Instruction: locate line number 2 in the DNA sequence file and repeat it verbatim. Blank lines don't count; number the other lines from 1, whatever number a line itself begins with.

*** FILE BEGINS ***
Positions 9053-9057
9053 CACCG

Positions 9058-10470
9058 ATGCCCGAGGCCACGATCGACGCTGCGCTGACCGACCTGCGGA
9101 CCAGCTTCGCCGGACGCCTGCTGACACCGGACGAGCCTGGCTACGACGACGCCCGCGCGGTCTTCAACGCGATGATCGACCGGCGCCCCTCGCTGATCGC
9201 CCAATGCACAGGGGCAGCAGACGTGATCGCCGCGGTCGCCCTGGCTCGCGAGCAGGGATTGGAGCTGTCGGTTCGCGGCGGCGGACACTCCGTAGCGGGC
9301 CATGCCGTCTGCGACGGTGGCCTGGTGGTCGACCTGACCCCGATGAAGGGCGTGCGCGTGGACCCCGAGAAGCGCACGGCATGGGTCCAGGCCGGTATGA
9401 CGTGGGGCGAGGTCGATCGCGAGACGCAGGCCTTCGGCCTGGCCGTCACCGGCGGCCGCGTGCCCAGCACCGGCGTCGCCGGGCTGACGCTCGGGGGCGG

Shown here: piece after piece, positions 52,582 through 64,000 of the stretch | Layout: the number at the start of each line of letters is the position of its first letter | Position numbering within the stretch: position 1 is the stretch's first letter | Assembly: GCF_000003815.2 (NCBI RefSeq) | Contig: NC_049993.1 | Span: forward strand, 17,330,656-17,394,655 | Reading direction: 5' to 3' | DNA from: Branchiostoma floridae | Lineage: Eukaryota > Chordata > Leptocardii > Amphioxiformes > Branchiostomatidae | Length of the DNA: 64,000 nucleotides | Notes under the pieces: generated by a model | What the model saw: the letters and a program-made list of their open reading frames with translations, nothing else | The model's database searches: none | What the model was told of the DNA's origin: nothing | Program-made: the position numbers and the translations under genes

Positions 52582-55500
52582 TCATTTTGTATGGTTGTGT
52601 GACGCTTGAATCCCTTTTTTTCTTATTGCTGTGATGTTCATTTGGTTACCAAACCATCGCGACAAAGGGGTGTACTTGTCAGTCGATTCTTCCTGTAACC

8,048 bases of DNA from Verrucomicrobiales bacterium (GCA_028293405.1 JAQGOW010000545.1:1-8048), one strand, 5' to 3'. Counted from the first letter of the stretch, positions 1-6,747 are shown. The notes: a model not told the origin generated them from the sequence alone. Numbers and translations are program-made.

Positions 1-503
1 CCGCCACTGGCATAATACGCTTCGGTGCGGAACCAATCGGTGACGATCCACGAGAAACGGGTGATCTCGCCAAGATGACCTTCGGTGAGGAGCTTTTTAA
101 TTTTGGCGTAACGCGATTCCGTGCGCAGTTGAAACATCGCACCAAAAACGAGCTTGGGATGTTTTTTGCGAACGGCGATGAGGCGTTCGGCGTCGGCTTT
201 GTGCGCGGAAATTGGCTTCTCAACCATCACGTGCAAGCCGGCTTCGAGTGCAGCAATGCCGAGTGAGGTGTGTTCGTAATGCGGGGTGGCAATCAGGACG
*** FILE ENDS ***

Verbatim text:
9053 CACCG